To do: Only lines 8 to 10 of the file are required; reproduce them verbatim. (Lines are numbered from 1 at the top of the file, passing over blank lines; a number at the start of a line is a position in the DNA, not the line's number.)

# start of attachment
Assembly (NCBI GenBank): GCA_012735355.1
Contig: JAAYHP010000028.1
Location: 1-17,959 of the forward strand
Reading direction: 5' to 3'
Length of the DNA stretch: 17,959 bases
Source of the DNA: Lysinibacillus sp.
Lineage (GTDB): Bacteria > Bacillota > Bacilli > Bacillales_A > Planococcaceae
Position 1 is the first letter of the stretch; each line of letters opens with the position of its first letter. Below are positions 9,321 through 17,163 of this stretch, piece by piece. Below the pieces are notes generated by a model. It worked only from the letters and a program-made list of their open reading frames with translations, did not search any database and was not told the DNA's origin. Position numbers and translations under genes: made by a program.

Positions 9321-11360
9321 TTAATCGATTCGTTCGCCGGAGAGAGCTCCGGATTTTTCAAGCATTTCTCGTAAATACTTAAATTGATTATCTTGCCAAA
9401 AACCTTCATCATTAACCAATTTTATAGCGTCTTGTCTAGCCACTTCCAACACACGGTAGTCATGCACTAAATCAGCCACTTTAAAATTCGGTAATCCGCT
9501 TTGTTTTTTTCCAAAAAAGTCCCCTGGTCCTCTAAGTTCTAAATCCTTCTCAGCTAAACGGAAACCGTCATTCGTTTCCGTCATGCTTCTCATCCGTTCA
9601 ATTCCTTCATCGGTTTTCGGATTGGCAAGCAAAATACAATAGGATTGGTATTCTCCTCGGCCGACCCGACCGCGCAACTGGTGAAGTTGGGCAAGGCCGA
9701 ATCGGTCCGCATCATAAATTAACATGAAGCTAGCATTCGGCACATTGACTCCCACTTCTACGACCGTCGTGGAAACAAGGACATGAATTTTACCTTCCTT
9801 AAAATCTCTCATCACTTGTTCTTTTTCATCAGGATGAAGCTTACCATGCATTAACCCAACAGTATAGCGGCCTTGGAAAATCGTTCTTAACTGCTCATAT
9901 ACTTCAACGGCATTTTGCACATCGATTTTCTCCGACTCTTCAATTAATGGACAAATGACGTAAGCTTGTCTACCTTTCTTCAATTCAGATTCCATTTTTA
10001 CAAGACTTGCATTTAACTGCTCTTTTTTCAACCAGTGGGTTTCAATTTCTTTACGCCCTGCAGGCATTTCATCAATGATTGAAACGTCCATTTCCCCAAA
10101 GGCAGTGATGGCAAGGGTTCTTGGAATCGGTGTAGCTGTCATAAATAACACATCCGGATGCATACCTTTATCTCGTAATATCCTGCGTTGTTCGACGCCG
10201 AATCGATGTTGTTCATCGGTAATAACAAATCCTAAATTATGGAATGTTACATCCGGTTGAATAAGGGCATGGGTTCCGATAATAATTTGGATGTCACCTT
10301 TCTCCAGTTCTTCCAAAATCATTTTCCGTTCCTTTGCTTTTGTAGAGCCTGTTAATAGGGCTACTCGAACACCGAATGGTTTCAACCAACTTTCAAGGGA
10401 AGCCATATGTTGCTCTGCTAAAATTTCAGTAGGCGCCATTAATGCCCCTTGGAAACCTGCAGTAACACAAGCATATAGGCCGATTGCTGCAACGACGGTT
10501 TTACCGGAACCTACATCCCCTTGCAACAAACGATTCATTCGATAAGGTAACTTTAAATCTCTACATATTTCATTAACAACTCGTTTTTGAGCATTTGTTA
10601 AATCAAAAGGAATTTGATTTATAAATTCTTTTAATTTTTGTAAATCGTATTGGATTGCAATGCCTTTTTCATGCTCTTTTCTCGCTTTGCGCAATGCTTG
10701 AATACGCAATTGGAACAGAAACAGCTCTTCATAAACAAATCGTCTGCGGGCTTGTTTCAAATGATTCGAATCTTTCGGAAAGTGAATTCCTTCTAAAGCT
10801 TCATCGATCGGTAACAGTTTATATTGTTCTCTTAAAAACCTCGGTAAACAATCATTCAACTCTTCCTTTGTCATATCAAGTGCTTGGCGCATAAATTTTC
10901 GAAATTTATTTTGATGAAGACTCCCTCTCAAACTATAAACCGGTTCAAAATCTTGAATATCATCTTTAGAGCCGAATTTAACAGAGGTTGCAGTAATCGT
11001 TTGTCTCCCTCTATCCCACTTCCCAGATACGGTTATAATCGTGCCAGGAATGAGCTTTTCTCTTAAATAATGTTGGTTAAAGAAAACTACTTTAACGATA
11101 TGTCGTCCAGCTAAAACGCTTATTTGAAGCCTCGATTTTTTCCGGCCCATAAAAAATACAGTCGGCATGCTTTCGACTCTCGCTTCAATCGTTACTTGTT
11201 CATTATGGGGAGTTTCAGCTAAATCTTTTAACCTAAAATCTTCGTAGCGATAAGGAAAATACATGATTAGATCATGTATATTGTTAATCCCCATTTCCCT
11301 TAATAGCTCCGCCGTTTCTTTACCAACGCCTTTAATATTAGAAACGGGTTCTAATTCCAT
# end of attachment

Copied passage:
Position 1 is the first letter of the stretch; each line of letters opens with the position of its first letter. Below are positions 9,321 through 17,163 of this stretch, piece by piece. Below the pieces are notes generated by a model. It worked only from the letters and a program-made list of their open reading frames with translations, did not search any database and was not told the DNA's origin. Position numbers and translations under genes: made by a program.

Positions 9321-11360
9321 TTAATCGATTCGTTCGCCGGAGAGAGCTCCGGATTTTTCAAGCATTTCTCGTAAATACTTAAATTGATTATCTTGCCAAA